I arrived in Armagh in July 1961. I was given a bear — he's never really had a name — and he has been with me ever since. He has been everywhere I've ever lived since then, including university digs. At the moment he resides in my study. He's the constant reminder that I've had two lives and two identities; and the constant reminder that I've been an extraordinarily lucky person.
You can never properly explain the feeling that accompanies the journey from an orphanage to a home and room of your own. Fernbank was a fairytale house for someone like me. Big — but not in the scary way that the orphanage was. It had fields all around it, which Sam rented out for cattle and horses. You could walk across those fields and come to a small river. Adelaide was passionate about the garden — which was also large. I loved that house. I loved standing in a field and stroking the heads of cattle. I loved feeding the horses. I loved being allowed to mow a lawn. I loved sitting in the front porch with a glass of lemonade. I loved having my own bedroom.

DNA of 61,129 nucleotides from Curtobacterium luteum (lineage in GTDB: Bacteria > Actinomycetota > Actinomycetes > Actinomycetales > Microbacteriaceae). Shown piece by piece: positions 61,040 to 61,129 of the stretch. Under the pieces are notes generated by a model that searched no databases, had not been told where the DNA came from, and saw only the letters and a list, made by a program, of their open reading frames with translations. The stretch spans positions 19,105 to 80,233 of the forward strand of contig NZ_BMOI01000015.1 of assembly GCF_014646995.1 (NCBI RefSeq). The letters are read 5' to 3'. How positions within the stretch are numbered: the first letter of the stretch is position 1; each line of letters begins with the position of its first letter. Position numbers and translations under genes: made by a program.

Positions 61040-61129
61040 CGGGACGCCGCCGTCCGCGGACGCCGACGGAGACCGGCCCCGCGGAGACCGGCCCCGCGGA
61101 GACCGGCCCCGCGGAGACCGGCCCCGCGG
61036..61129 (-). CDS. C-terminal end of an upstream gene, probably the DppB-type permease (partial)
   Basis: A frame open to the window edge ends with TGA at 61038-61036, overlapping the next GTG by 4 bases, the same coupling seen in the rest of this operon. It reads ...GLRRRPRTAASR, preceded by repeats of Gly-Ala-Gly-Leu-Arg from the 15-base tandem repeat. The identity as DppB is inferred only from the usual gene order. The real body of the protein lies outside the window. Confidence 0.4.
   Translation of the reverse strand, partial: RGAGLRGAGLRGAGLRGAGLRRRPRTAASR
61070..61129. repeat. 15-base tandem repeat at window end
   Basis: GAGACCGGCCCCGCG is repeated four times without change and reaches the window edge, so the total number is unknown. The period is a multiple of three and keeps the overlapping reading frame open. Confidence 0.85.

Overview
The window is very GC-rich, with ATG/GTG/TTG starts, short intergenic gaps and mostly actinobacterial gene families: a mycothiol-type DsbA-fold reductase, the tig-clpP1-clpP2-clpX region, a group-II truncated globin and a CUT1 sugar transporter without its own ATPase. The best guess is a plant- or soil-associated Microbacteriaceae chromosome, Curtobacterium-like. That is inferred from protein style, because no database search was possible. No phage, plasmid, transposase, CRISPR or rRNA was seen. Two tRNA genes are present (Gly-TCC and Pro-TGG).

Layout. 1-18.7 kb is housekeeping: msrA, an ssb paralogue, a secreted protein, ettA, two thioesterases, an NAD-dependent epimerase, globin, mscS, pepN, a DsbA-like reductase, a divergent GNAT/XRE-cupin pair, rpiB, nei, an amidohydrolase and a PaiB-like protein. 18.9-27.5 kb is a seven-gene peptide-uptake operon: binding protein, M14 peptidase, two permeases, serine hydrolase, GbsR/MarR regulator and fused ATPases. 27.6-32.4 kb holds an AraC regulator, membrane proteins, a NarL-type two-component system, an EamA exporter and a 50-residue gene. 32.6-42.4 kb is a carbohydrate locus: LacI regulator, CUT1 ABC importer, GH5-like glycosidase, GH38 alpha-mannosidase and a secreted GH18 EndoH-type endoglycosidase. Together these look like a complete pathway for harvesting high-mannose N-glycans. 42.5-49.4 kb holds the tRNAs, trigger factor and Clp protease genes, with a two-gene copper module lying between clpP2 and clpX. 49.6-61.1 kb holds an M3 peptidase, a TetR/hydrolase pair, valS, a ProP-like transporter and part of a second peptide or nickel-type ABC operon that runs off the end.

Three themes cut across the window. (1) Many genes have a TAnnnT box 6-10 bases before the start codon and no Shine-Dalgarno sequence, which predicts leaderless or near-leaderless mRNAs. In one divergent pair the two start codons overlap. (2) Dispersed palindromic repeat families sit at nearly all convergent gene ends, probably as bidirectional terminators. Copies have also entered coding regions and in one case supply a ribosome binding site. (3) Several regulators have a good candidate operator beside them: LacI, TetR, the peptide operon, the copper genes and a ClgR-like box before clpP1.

I'll never know — and I'm not sure that Adelaide and Sam knew themselves — why my ‘new' parents decided to ignore the advice not to adopt me. They certainly weren't experts on child psychiatry and couldn't have known that I wasn't sub-normal. I never spoke to them before they adopted me and all they got from me was a nod of the head when they asked me if I wanted to leave the orphanage and live with them. My mum told me years later that that nod of the head convinced her that I could understand what was going on around me.
Anyway, in an effort to prove her point and prove the orphanage wrong, she and Sam spent the next two years reading to me. They were bookish people anyway: books in every room, along with newspapers and magazines. They also preferred radio to television. So I grew up with the sound of words and of people talking. But it
was never easy for me at that stage. I was a hugely difficult child and prone to tantrums. I dreaded the sound of the doorbell or telephone because I thought it was someone arriving to take me back to the orphanage.